Below are some common terms you will encounter when using Task Assistant Manager.
A node style is a visual indicator that can be assigned to a node to impart meaning to the Task Assistant user. You can leverage node styles to convey additional information about steps. For example, you may want to highlight mandatory or information steps by using corresponding node styles.
Task Assistant Manager style files allow node styles to be stored. There are two style files used by Task Assistant Manager—Default.TMStyle, which stores the default node styles, and Custom.TMStyle, which stores user-defined node styles. There are a set number of default node styles, and these cannot be modified. Users, however, can create any number of custom styles.
The Style Manager displays all the custom and default node styles. It allows you to view all of them and add, modify, and delete custom node styles. The Style Manager displays the contents of all the styles that are currently referenced by task assistant workflows. It also contains personal and additional styles that may be used in task assistant workflows.
Task Assistant configuration
Task Assistant configuration information consists of two types of information:
- Information specific to ArcMap (for example, COTS and custom commands, geoprocessing tools and toolboxes, or construction tasks)
- Project (MXD)-specific information (for example, layer names and feature templates)
Configuration information is obtained directly from ArcMap when an ArcMap document is opened. It is used to populate the Designer tab and provide the options to construct a workflow step.
Task Assistant window
The Task Assistant window consists of the following components:
- The Task Assistant window shows the overall GIS workflow and all tasks needed to complete the workflow. GIS tasks may be optional, although the overall workflow is not. Since the task can be optional, tasks can be notes to guide the user or placeholders. Each workflow can have several tasks within it.
- A tool palette on the Task Assistant window shows the tools or commands required for completing the step. The palette is used when steps in a workflow require the use of more than one tool. In map navigation, for example, ArcMap provides a number of different tools: Zoom In, Zoom Out, and Pan. The icon for the first tool or command in the list displays along with a drop-down arrow. Clicking the drop-down arrow displays the other tools or commands in the list for selection.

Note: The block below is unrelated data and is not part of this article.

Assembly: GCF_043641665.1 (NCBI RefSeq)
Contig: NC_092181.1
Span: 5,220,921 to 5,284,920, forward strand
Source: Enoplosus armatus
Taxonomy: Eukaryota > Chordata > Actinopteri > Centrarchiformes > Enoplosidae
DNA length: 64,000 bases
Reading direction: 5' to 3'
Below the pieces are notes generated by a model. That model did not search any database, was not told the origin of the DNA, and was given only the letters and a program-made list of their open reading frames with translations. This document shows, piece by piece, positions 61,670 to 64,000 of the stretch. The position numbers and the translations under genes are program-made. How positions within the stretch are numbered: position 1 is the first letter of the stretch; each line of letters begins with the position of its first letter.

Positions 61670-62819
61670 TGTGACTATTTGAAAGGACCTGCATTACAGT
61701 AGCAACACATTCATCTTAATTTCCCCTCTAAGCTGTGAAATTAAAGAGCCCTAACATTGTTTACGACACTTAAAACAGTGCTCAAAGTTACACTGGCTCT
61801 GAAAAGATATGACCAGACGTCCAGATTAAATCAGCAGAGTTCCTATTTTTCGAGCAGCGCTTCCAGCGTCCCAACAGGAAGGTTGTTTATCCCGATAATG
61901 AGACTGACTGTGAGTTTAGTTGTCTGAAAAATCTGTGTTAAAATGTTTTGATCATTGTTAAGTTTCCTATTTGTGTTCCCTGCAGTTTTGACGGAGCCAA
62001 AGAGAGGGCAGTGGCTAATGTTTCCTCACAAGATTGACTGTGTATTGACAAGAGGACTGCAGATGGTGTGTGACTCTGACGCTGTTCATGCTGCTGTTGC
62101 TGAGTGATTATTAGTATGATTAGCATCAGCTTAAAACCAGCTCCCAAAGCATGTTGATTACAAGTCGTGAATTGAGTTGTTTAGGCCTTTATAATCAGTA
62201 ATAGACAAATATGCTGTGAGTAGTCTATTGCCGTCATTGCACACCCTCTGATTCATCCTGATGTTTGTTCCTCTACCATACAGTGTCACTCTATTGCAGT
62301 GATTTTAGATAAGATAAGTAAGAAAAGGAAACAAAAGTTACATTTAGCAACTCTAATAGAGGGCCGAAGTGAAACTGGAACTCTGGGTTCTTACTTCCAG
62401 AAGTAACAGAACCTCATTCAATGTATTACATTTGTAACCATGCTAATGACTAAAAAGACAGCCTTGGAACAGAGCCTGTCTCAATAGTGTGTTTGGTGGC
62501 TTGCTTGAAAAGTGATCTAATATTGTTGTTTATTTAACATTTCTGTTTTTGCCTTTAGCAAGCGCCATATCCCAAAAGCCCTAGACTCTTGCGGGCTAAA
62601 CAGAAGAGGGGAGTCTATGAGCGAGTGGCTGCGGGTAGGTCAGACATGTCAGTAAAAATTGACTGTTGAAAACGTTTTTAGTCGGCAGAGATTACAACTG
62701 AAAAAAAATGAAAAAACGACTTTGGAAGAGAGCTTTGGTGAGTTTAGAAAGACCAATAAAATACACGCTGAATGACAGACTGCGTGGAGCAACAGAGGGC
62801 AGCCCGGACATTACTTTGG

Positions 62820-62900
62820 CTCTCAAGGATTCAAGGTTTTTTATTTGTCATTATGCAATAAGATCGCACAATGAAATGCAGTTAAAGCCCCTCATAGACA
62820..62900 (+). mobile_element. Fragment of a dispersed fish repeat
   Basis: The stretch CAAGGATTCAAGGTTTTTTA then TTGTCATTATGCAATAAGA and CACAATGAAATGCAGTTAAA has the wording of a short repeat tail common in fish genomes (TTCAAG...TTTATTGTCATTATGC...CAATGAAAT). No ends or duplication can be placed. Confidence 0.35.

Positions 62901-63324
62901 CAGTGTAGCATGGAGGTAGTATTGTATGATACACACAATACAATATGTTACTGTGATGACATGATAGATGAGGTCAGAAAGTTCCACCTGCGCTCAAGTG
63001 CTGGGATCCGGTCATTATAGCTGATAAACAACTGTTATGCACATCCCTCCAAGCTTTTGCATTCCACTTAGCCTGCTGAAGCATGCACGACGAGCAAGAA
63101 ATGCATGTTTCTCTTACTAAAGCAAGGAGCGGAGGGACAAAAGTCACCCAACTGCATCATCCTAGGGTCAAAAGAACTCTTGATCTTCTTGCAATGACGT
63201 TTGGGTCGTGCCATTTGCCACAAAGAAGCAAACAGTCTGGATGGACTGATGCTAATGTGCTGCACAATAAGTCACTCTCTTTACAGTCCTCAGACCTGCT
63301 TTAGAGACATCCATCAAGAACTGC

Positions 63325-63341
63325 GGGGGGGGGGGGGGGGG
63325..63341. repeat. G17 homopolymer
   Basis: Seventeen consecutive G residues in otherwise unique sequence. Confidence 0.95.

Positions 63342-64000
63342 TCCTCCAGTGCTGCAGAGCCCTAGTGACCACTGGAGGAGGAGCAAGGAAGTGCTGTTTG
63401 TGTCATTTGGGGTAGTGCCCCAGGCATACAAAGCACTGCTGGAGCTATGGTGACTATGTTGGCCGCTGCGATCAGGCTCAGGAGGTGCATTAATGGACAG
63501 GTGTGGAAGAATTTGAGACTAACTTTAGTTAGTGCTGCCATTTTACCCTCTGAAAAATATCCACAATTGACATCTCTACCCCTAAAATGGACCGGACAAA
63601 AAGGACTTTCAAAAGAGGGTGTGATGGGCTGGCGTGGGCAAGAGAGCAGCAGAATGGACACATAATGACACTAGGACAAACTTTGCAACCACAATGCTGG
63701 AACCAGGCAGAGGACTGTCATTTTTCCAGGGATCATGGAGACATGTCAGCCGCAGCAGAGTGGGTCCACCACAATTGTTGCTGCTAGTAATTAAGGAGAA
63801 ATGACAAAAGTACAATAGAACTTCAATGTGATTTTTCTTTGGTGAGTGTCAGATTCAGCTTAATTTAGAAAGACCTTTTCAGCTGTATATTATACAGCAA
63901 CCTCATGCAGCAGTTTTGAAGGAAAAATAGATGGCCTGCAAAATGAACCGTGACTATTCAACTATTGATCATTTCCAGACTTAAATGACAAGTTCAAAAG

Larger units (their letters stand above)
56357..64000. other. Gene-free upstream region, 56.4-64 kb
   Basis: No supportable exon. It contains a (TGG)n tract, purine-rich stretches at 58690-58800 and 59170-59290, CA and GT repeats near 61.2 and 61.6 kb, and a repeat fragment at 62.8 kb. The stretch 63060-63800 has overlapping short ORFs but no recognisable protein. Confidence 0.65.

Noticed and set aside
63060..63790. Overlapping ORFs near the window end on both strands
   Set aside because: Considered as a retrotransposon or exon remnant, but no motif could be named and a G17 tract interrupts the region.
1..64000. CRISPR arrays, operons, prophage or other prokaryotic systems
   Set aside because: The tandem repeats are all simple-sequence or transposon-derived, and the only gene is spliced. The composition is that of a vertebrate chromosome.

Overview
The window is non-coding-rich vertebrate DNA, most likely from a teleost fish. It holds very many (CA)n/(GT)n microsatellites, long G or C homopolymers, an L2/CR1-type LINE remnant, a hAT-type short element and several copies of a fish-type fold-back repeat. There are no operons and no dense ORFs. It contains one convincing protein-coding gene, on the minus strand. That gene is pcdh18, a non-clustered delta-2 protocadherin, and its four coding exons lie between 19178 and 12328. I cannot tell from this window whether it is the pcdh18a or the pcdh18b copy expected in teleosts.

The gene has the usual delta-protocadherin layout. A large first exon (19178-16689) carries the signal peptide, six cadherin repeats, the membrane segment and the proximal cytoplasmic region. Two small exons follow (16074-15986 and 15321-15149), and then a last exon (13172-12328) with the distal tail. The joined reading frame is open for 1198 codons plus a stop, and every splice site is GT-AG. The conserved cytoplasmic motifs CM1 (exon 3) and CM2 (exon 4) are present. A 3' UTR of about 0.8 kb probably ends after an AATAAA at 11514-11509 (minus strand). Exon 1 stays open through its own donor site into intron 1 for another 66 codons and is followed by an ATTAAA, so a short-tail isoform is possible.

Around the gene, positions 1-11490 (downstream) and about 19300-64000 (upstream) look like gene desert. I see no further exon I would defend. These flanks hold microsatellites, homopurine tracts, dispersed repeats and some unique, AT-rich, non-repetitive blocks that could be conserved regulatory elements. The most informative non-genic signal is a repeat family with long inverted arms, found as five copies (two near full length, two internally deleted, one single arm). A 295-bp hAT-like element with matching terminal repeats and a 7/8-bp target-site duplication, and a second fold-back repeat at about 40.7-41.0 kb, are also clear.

- The Help tab, which provides step-by-step descriptions as provided by the task assistant
workflow designer. Descriptions are optional but are often useful
for users accessing the task assistant workflows.
If Task Assistant Designer is installed, see Adding a description for more information.
- The History tab, which shows all steps that have been executed along with the user name, date, and time. You can also add notes for a step by double-clicking the history log. By default, the history log is not stored; however, it is possible to save the entries to a text file.
- The Properties tab allows you to set application-specific properties as well as refresh the configuration file.
Task assistant workflow
A task assistant workflow consists of the series of steps necessary to complete a predefined task. Workflows may be defined to support common business tasks such as editing data, performing data analysis, and creating map displays.
Each of the steps in a task assistant workflow can perform one of the following tasks:
- Provide reminders
- Change settings in the ArcMap environment
- Activate a tool
- Execute a discrete piece of functionality
Installing Task Assistant Designer allows you to design and execute workflows. Installing Task Assistant User allows you to execute workflows only.
Workflow nodes/steps make up a task assistant workflow. Task assistant workflows can be composed of the following types of nodes or steps:
- Root—These nodes are the highest-level containers for tasks and typically do not execute any process. Root nodes are added using the New Workflow button .
- Parent—These nodes are containers of tasks within a task assistant workflow. Parent nodes typically do not execute any process. A parent node is usually created by demoting the steps beneath it to make the steps subordinate. Parent nodes are added using the New Step button .
- Task—These nodes are the represent the actual steps that are performed within the workflow and can be contained in a root or parent node. Task nodes are added using the New Step button . A node added using the New Step button is added as a task node by default.
The following image displays the different node types:
There must be at least one root node within a task assistant workflow.